Not counting the compromises, the first few days of the relaxed General Community Quarantine felt like our old lives.
People went to work, ate out, and breathed a sigh of relief underneath their face masks. For a brief moment, easing the community quarantine to reboot the economy felt right. Then that moment ended.
Spikes in new positive COVID-19 cases came in waves. As of writing, the Philippines is tending to 68,898 confirmed cases. Yet it insists it’s too late to return to a tighter community quarantine, involuntarily passing on the burden of strategy to its citizens.
Thus, this question falls onto the citizens: is fulfilling our cravings at our favorite restaurant an ethical thing to do during the pandemic?
The risk of restaurant business
For people who depend on jobs to make ends meet — the servers, the busboys, the custodians — there’s no debate. Between the risk of losing their job and the risk of getting the virus, they will unanimously choose the latter, because if the virus doesn’t come for them first, then starvation will.
Besides, there are various protective clothing that can curb their odds of catching COVID-19, right?
Sadly, there are still plenty of scenarios where they can come in contact with the virus. On their way to work, in indoor restaurants with poor ventilation, on surfaces which less-than-cautious customers have touched — all these places pose risk of contracting the still-incurable sickness.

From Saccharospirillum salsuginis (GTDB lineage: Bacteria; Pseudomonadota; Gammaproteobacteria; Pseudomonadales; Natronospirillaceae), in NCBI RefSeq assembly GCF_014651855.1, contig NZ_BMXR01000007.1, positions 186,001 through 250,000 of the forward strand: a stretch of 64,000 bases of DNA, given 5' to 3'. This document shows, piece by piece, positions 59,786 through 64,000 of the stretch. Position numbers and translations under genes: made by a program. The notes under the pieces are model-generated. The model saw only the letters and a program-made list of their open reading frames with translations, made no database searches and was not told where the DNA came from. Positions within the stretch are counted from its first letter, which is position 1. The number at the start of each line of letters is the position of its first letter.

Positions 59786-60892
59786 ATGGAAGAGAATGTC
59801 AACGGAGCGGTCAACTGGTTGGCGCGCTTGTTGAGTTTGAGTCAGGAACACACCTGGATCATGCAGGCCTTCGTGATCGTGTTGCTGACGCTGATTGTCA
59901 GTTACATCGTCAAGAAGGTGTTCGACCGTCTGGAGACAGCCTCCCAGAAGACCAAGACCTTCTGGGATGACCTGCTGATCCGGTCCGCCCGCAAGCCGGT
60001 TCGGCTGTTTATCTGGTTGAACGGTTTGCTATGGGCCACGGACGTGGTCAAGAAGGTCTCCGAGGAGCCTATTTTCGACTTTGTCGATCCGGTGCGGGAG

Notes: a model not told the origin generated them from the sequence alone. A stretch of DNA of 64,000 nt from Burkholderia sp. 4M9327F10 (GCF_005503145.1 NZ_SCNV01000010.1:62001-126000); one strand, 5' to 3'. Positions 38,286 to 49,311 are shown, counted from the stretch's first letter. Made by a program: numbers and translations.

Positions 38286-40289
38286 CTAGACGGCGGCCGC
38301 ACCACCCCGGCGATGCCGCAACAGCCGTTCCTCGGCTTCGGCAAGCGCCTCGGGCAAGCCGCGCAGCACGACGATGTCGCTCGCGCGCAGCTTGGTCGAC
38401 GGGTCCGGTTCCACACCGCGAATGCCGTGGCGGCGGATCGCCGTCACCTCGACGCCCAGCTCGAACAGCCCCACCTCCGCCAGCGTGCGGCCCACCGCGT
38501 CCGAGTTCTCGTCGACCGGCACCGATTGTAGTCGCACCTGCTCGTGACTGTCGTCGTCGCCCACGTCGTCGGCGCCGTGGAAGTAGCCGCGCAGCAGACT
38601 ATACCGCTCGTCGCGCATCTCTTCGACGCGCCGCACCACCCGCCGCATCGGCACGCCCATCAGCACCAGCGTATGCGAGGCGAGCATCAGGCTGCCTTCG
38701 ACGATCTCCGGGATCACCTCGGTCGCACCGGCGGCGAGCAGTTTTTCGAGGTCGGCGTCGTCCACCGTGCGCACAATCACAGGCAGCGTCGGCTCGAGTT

Thus, restaurant workers are left with no choice: to buy their own food, they need to serve it first.
The difficult ethical dilemma
When the government frames the decision to ease the quarantine as a favor to the economy, it becomes easy to think that our mere patronage is a favor to our fellow countrymen. But can we, the ever-hungry diners, really call it that?
Yes and no. Yes, because walking into a buffet place for lunch helps that many people with our attendance. And no, because we’re also unknowingly endangering the health of the very same people with, well, our attendance.
Yes, because our support towards businesses helps in keeping jobs afloat.
And no, because no restaurant server should leave their job security to the diner in front of them ordering extra rice, when there are mandated public officials in charge of ensuring that.
So is dining out a good or bad thing to do? It’s a difficult ethical dilemma, but don’t worry, we don’t have to answer it; we just have to ask ourselves. That is, if we’re really concerned about fulfilling our civic duties instead of justifying our privilege to dine out.
We have to ask ourselves because it helps in keeping us from going out when we suddenly miss authentic ramen or crave for unlimited samgyupsal.
More importantly, we have to ask ourselves because it forces us to look for better solutions to meet everyone’s desired ends. This can range from having food delivered instead up to urging your local government for financial assistance and better working conditions for restaurant workers.
It’s a tough choice but, hey, at least we have them.